Cardamom

Cardamom

By
Greg Malouf, Lucy Malouf
Contains
4 recipes
Published by
Hardie Grant Books
ISBN
9781740667678
Photographer
William Meppem

At our local Indian takeaway, there is always a pretty little brass dish of breath-freshening seeds and spices on the counter for customers to nibble on while waiting for their chicken vindaloo. In addition to the more familiar fennel seeds and whole cloves, tiny black cardamom seeds are almost always included in this mix. They are amazingly potent, and crunching them between the teeth releases a powerful citrussy flavour, with more than a hint of cleansing camphor. It is easy to see why they are chewed throughout India and in Arab countries as a digestive, and to sweeten the breath.

In western countries cardamom is still considered fairy exotic – a true spice of the Orient. They are, in fact, a member of the ginger family, and while they are native to India, they also grow in other tropical regions such as Asia, South America and even the South Pacific. We probably know them best for the refined and exotic flavour they add to Indian curries, dhals and rice dishes. But cardamoms also feature in Persian cuisine, and are an important ingredient in the bolder spice mixes of North Africa and Arabia. They add a curious, slightly camphorous undertone to the complex blend ras el hannout used throughout Morocco. In Yemen cardamoms are added to relishes such as the fiery zhoug and the musty, mysterious hilbeh.

Cardamoms also work deliciously well in sweet dishes and hot drinks. All around the Middle East they add a sweet perfume to Arabic coffee, while in some African countries they are added to both tea and coffee, usually combined with other spices such as cloves, cinnamon and ginger. Cardamoms add an exquisite flavour to creamy milk-based puddings, custards and even ice-cream. They work equally well in spicy biscuits and cakes, or with honey as a marinade for poultry and duck.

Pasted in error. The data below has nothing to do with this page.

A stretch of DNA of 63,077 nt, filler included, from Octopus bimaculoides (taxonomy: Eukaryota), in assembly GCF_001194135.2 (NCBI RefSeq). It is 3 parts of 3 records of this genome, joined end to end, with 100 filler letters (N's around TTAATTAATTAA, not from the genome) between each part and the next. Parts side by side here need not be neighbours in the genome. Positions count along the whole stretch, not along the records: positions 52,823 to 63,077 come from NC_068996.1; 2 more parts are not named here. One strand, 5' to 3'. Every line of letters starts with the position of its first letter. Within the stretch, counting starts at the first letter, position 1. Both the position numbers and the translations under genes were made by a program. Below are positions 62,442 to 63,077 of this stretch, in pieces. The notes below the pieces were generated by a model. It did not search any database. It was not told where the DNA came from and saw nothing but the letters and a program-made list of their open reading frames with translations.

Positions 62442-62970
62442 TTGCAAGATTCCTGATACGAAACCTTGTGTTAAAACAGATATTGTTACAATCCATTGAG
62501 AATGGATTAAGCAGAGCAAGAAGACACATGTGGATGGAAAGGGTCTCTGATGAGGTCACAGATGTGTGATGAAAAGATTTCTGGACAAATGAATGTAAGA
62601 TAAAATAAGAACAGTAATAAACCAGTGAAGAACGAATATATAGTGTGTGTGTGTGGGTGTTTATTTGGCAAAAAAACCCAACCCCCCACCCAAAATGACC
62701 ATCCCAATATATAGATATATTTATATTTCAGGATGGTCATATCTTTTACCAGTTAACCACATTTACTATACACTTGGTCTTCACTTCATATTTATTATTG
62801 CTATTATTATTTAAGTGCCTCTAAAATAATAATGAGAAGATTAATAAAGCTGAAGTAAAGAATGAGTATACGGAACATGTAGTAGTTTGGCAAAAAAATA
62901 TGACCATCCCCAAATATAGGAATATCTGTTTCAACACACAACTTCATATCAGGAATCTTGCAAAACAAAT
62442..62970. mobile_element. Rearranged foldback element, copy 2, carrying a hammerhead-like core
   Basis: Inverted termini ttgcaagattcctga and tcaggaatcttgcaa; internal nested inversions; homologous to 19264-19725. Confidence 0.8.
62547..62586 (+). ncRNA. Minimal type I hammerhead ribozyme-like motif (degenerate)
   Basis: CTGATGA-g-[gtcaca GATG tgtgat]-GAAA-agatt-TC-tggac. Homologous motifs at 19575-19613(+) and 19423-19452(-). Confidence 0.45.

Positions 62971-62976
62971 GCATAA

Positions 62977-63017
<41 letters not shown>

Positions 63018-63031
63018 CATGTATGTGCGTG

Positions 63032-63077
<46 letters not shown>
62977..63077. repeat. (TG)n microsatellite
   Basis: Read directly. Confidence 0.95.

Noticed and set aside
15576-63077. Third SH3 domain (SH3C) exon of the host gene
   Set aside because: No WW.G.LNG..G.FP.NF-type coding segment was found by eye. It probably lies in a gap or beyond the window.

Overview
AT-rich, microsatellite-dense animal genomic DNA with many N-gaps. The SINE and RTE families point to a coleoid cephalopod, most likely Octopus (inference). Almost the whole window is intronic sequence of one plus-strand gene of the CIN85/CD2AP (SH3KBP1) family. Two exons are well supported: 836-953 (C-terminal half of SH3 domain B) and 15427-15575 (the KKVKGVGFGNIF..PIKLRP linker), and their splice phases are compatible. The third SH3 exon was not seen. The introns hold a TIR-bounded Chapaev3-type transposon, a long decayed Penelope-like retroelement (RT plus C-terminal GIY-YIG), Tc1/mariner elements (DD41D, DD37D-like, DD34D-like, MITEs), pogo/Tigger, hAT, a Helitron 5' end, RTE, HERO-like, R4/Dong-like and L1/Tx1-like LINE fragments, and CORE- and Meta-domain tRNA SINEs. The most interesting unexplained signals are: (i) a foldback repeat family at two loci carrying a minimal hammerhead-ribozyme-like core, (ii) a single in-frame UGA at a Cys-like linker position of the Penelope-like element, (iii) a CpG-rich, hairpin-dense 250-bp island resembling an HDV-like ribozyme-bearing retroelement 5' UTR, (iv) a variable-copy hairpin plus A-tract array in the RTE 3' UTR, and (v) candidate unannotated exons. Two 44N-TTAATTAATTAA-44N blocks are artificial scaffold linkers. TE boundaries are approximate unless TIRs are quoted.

Selecting and storing cardamom

There are two main varieties of cardamom – green and a larger less common black one. The green cardamom is the one you are most likely to encounter. These are readily available from most decent supermarkets, although we tend to purchase them from Middle Eastern or Indian grocers, as there they tend to be plumper and fresher. Some suppliers prefer to bleach green cardamoms and sell them as ‘white’ cardamom, but they loose some of their fragrance and flavour in the process.

As with all spices, it is really difficult to know when they were harvested and packed, or how long they have been sitting on the shelves. To ensure freshness it is best to buy them in small quantities and use them fairly quickly.

Cardamom seeds and ground cardamom powder are also available, which might seem more convenient, but the flavour is likely to be inferior to those you crack and grind yourself.

Using cardamom

Cardamom’s fragrant seeds are crowded into a pretty pale green pod, shaped like a miniature rugby ball. The pod may be used whole, or split to remove the seeds, which are usually ground into a fine aromatic powder.

To use whole cardamoms, crack them open (a heavy rolling pin does the trick nicely), and add them to rice pilafs, Moroccan tagines or sugar syrups with other flavourings such as cinnamon sticks and whole cloves. You will be doing your diners a favour if you fish these aromatics out before serving the dish – nobody wants to crack their teeth on a clove or end up with a mouthful of overpowering camphor.

Crushed to a fine powder, cardamom seeds are added to a range of spice mixes, particularly in North Africa and the Gulf States, where they are used to flavour savoury soups and stews. In the Middle East ground cardamom seeds are used more commonly to scent biscuits and cakes, custards and milky puddings, creams and ice-creams. Whack the pods with a rolling pin, or pierce them with the point of a sharp knife, and pry loose the tiny black seeds within. They can then be ground in a small coffee grinder or using a mortar and pestle. The essential oils in the seeds begin to dissipate very quickly once ground, so it is always better to grind them yourself at the last minute. The minute you start to pound away you will be rewarded by a waft of heady citrussy perfume, which will fill your kitchen with images of the Orient.

Recipes in this Chapter

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